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From left to right, James "Murr" Murray, Salvatore "Sal" Vulcano, Joseph "Joe" Gatto and Brian "Q" Quinn will all perform at the Maverik Center April 14 as part of their "Santiago Sent Us" tour.

SALT LAKE CITY — When asked about some of the best and worst punishments he's received on the hit show “Impractical Jokers,” Salvatore “Sal” Vulcano had to reflect on nearly 200 episodes of dares and punishments.

“It's almost a traumatic thing because I have to reflect on, like, seven years of being punished,” Vulcano jokingly told the Deseret News. “Just so many things. Just so many terrible, terrible things.”

Vulcano mentioned when his buddies made him go to a casino bingo hall, with more than a thousand senior citizens in attendance. His dare was to keep yelling out “bingo” when he didn't actually have it.

“And I almost started like a mob,” he recalled. “I think they actually had to pull me out of the casino because they were going to literally kill me. These old people — they take their bingo very seriously.”

https://youtu.be/guuJe5dKctY

While not in front of the hidden cameras, Vulcano and his “Impractical Jokers” costars/longtime friends Joseph “Joe” Gatto, James “Murr” Murray and Brian “Q” Quinn regularly tour the world as The Tenderloins. According to Vulcano, the group's “Santiago Sent Us” tour, which comes to the Maverik Center on April 14, will showcase a more personal side of improv group than seen on TV.

Having all grown up together in Staten Island, the foursome have established a tight and profitable — if only a little unhealthy — bond that is palpable in whatever format you choose to see them.

According to the Washington Post, the group practiced four times a week in a basement for six months before they found success with truTV. Their filmed skits soon became popular in online social circles, and after winning a $100,000 grand prize on NBC’s “It’s Your Show,” they went on to have one of their pilots picked up by truTV.

Making a full-length live-show has had its own challenges and rewards, according to Vulcano. Writing them will take months, and the group will use small venue shows twice a night roughly 15 or 20 times as jumping off points for their larger shows. Between television and live performance, Vulcano struggled to choose one over the other.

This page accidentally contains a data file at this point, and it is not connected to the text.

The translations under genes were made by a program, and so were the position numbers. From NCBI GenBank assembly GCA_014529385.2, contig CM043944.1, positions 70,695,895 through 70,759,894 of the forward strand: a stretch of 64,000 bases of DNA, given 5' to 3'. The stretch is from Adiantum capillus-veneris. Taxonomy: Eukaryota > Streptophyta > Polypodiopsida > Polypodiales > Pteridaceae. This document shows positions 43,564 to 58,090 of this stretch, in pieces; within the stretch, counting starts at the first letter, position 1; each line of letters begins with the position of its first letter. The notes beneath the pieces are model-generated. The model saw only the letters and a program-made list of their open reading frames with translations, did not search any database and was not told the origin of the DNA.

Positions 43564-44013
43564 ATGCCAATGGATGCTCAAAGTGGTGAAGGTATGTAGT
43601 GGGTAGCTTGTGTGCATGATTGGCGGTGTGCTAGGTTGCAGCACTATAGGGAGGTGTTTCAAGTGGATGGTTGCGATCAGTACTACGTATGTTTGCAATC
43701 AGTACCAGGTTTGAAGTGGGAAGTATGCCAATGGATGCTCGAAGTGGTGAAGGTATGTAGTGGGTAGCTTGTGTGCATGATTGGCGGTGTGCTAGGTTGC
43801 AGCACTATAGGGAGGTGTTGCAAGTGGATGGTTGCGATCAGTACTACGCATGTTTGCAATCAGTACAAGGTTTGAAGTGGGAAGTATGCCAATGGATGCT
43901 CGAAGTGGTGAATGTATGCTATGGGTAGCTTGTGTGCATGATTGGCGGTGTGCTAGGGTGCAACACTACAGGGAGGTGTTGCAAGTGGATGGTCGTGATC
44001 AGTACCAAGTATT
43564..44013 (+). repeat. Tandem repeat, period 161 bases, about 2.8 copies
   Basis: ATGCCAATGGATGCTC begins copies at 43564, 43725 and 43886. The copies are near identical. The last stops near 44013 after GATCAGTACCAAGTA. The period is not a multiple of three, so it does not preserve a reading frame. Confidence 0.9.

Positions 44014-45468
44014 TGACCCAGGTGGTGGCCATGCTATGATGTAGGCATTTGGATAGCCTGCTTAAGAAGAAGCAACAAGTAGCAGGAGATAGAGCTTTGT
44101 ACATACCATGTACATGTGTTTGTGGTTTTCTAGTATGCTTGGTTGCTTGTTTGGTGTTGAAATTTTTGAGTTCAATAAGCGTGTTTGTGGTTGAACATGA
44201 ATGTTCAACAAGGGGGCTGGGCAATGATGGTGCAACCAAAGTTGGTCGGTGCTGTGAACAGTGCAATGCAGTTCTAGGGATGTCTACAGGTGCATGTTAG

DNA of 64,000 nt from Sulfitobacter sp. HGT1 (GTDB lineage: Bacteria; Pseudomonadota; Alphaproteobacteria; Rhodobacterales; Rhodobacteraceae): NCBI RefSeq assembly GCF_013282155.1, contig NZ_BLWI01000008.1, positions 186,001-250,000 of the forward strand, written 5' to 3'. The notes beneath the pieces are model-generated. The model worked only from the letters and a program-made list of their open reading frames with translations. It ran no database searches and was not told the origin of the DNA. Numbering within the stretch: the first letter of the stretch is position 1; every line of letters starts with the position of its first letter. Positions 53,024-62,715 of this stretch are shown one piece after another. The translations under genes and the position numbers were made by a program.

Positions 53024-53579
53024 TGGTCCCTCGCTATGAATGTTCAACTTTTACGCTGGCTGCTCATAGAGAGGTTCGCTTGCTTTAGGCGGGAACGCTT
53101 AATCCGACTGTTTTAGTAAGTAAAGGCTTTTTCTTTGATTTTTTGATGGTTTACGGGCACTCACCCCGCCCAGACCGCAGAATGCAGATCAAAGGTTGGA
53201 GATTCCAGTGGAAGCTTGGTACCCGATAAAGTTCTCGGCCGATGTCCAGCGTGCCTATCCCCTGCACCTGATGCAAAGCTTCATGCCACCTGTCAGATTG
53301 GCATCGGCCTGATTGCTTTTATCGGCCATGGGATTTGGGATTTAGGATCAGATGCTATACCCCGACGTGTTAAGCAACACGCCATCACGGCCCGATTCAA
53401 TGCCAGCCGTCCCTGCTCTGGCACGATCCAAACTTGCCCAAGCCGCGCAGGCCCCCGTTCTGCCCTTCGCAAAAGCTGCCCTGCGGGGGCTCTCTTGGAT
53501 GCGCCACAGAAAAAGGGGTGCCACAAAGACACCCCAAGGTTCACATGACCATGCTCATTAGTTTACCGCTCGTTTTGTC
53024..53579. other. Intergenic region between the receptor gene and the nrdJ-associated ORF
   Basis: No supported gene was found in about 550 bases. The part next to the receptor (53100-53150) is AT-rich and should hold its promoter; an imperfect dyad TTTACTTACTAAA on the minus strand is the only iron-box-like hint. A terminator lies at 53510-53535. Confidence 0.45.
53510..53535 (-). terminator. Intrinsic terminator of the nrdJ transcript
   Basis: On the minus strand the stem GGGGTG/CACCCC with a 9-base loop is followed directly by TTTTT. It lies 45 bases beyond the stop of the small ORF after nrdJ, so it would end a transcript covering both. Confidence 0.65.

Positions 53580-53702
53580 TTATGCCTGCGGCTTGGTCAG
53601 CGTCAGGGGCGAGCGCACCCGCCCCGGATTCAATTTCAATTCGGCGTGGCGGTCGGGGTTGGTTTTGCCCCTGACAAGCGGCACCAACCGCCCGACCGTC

“Both have different payoffs I guess,” he said. “On TV, you can kind of craft and edit how you want the tone and the vibe and the beat to go, and it's a late payoff. Live, it's so much different. Live is just in the moment. It's you and them. It's instant gratification or failure. The energy is completely different, like the feel of our shows. Because it's four of us, people feel very familiar with us, and also people have, like, a horse in the race.”

Considering their punishments after lost challenges, watchers may easily empathize with the jokers. The tendency to pick favorites even materializes in their live shows, where, Vulcano said, attendees will sometimes dress as the four comedians, ready to support their favorite. Vulcano describes the vibe almost as a music concert or a rock show.

[https://www.youtube.com/watch?v=naTxsJRrf\\\_M\](https://www.youtube.com/watch?v=naTxsJRrf\_M)

And if their performances scream rock show, the foursome certainly have the personalities to match. Vulcano, who has had the most punishments out of the four, describes himself as “the mush” of the group — meaning the sensitive one.

He added, “Quinn’s got a laissez-faire attitude that people take to — and then Joe's a nutcase. If people like seeing a train wreck, Joe is definitely a nutcase, and people take to that.”

Murray, who Vulcano said could be polarizing amongst fans, can also be figuratively thought of as the music manager. According to Vulcano, although the four enjoy Utah, Murray is particularly partial to the state and is welcomed by many Utahn friends.

In fact, Vulcano said Murray was the catalyst for the group's Utah visit when Murray noticed they hadn't performed in Utah for a while.

Mackenzie Stroh
Joker Salvatore 'Sal' Vulcano of the Tenderloins visits Utah April 14 at the Maverik Center. The performance will include unseen clips from the "Impractical Jokers" as well as improv comedy.

After they complete the last legs of their tour, the group still has big plans for the future. Recently announced is a feature-length film produced by Funny or Die. According to The Hollywood Reporter, the film, which is set to go into production this spring, will be truTV’s first ever feature-length film.

Whatever fame brings, Vulcano said he is still grateful for his position in life. He also finds comfort in his and his friends' willingness to laugh at themselves.

“My job is literally to write jokes and to laugh,” he said. “Like, I just got a mortgage and it's from that. So I can't believe that. It's what people say to us the most, both in celebration of the fact that we did it and in resentment that we're doing it.

“But I think that's it,” he continued. “Daily success on our show is measured by how much we laugh.”

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If you go …

What: truTV's “Impractical Jokers,” “Santiago Sent Us” tour

When: Saturday, April 14, 7:30 p.m., doors open at 6:30 p.m.

Where: Maverik Center, 3200 Decker Lake Dr., West Valley City

How much: $52.50-$153

Tickets: maverikcenter.com

Note: Maverik Center parking is $10 per vehicle

Content advisory: Recommended for ages 16 and older

Correction: The previous headline for this story listed "Impractical Jokers" member Joe Gatto as the interview subject. It is actually Sal Vulcano.